Tuesday, 21 March 2017

The Confessional. Part 92.

Theory and practice of the confessional by Caspar Erich Schieler, Richard Frederick Clarke


From this teaching it follows that he who has a negative doubt as to whether he sinned is not stricte loquendo obliged to confess before communicating; but in order to make sure of the required dispositions he ought either to make an act of perfect contrition or receive sacramental absolution after confessing something which is included under materia certa.

For the rest it is in practice generally recommended to the faithful, in order to secure peace of soul, to mention even their doubtful mortal sins, though there is no obligation to do so, and the confession without the accusation of these sins is complete; they must, however, be instructed to confess these sins as doubtful and not as certain. If a penitent have only sins of this sort to accuse himself of, he has a right to conditional absolution on the first accusation of them. It is better, however, to add other certain matter as the sins of one's past life; this is required if the absolution is to be unconditional.

In practice the following rules might be profitably observed: —

1. If there be a doubt as to whether the matter of a sin be grave, ill-instructed penitents (pænitentes rudes) should confess their doubts because (a) they cannot guide their own consciences, or they do so with great difficulty, and because (b) for the most part they do not know how to distinguish between mortal and venial sin. Exception, of course, is made for the scrupulous who are not in the habit of frequently committing mortal sin. Well-instructed penitents are certainly not obliged to confess doubtful mortal sins, since they are in a position to guide their own consciences; yet they are advised to do so, for then their confessor is informed of the dangers to which his penitent is exposed and can warn, instruct, and free him from them.

2. If the doubt turns on the free consent of the will or full advertence, (a) penitents of timorous consciences, who do not ordinarily sin mortally, are in no way obliged to confess doubtful sins, for the presumption is in their favor: ex communiter contingentibus fit prudens præsumptio. Since they are not in the habit of sinning mortally, it is fair to presume that their doubtful sins are not mortal; indeed they ought not infrequently to be deterred from confessing them if they are inclined to scrupulosity. " A man of approved virtue who is worried as to whether he has consented to an impure temptation may be morally certain that he has not consented; for it is morally impossible that a will so constant in good resolutions should change without giving unmistakable signs." (b) Penitents who, though not timorous, are not lax are certainly not obliged to confess a doubtful consent, though they may be advised to do so to secure peace of conscience and the other benefits which follow from the practice, (c) If, however, the penitent has a lax conscience, he is obliged to confess his doubtful sins, for the presumption is against him.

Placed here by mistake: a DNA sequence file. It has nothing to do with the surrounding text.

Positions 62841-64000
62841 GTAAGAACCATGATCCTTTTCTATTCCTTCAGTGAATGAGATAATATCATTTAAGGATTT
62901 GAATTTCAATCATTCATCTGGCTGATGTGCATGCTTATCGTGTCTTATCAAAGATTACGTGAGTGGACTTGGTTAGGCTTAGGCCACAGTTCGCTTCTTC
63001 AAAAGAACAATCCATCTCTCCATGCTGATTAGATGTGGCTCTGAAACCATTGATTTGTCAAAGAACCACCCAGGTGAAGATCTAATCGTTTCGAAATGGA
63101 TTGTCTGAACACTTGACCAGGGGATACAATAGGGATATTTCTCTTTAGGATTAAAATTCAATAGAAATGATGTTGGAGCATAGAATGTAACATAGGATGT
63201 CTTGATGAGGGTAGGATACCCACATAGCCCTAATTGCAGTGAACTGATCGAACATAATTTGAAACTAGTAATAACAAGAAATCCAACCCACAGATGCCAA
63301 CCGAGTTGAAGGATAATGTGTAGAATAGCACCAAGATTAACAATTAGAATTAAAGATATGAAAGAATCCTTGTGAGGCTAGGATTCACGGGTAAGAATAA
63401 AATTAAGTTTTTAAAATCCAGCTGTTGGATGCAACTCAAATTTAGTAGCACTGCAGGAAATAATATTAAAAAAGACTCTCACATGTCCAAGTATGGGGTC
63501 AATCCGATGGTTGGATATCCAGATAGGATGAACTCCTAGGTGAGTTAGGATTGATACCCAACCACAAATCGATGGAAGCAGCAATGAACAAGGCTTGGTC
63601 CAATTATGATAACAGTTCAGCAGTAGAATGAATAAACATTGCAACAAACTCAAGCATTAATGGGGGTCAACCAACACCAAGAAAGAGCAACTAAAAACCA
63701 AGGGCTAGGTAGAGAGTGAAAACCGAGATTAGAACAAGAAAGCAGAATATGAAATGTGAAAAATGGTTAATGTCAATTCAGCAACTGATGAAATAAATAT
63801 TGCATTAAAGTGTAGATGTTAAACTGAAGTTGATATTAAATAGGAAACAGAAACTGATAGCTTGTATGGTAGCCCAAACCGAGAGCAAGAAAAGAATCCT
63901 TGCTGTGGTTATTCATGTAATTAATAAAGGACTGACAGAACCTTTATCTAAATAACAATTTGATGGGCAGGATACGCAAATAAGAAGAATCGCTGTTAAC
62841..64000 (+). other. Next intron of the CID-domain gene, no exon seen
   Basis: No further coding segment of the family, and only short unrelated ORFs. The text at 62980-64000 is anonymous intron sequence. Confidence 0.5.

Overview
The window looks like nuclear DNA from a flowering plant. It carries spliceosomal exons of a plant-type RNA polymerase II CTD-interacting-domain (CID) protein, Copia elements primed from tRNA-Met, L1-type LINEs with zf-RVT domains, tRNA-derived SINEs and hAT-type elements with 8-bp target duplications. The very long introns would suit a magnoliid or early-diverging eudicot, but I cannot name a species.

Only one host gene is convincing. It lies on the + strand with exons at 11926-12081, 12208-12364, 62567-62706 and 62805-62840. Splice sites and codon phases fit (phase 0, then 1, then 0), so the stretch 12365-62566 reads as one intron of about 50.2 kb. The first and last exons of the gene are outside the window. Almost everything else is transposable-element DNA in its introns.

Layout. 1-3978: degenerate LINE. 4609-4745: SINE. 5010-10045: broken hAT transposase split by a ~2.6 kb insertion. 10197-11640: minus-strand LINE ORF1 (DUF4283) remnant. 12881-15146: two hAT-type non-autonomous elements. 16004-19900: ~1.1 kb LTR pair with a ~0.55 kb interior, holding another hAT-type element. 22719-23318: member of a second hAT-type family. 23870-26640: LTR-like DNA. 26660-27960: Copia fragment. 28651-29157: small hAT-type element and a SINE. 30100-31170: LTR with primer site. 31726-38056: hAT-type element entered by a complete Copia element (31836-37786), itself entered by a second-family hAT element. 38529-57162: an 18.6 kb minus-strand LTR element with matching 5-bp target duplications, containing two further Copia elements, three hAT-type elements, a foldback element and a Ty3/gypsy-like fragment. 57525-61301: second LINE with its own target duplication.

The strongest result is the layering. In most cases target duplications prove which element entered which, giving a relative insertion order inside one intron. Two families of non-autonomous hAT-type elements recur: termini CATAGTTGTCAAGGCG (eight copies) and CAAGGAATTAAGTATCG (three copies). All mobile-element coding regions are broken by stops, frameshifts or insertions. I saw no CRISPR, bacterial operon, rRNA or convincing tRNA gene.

Saturday, 18 March 2017

The Confessional. Part 91.

Theory and practice of the confessional by Caspar Erich Schieler, Richard Frederick Clarke



The grounds for this opinion, and the objections to the opposite view, are so convincing that it may be regarded as the more probable and be followed tuta conscientia. The following objection has no weight. Since confession is a necessary means for salvation, and since in such a case a man must take the safer means rather than trust to a probable opinion, he is thus obliged to confess peccata dubia. A distinction must be made. The Sacrament of Penance, and particularly the absolution in which its efficacy for the most part consists, may certainly be called a necessary means for salvation in re vel in voto with regard to those who have committed mortal sin after Baptism; besides, if a man doubt whether he has sinned grievously, either perfect contrition or absolution are necessary, and for that reason confession also in so far as this is required to obtain valid absolution or sanctifying grace through the absolution; but the integrity of confession can be regarded as necessary only in so far as it is proved to be the prescribed means of obtaining absolution licite et valide. The proof, however, for the necessity of confessing doubtful sins is so little substantiated that, as we have shown, the very opposite is proved from the words of the Council and the explanation of St. Alphonsus.'

When one considers the teaching of those older theologians who maintained the necessity of confessing mortalia negative dubia, it is not difficult to see that, while their mode of expression comprises more, yet, they really meant to say that a penitent is not to consider himself free from all obligation of confessing his sin for some paltry reason which is in his favor, though knowing at the same time that there are weighty reasons to be urged against him and his freedom from mortal sin. 1


1 Cf. Lehmkuhl, 1. c.; Mazzotta, 1. c. De oris confessione, cp. 4. St. Alphonsus declares very precisely that St. Thomas' doctrine on this matter is not against us: " He does not speak of a penitent who after diligent examination of conscience comes to the conclusion that his sin is doubtfully mortal and then lays aside his doubt in accordance with the rule that there is no certain obligation where it is question of a doubtful transgression; he Is rather considering the case of the penitent who is certain that he has performed a sinful act but cannot decide whether it was gravely sinful or not; such a penitent is, of course, obliged to take pains to remove the doubt, and if he cannot settle he must submit it to the judgment of his confessor, whose office it is to distinguish between sin and sin." S. Alph. 1. c. n. 474 (fin.).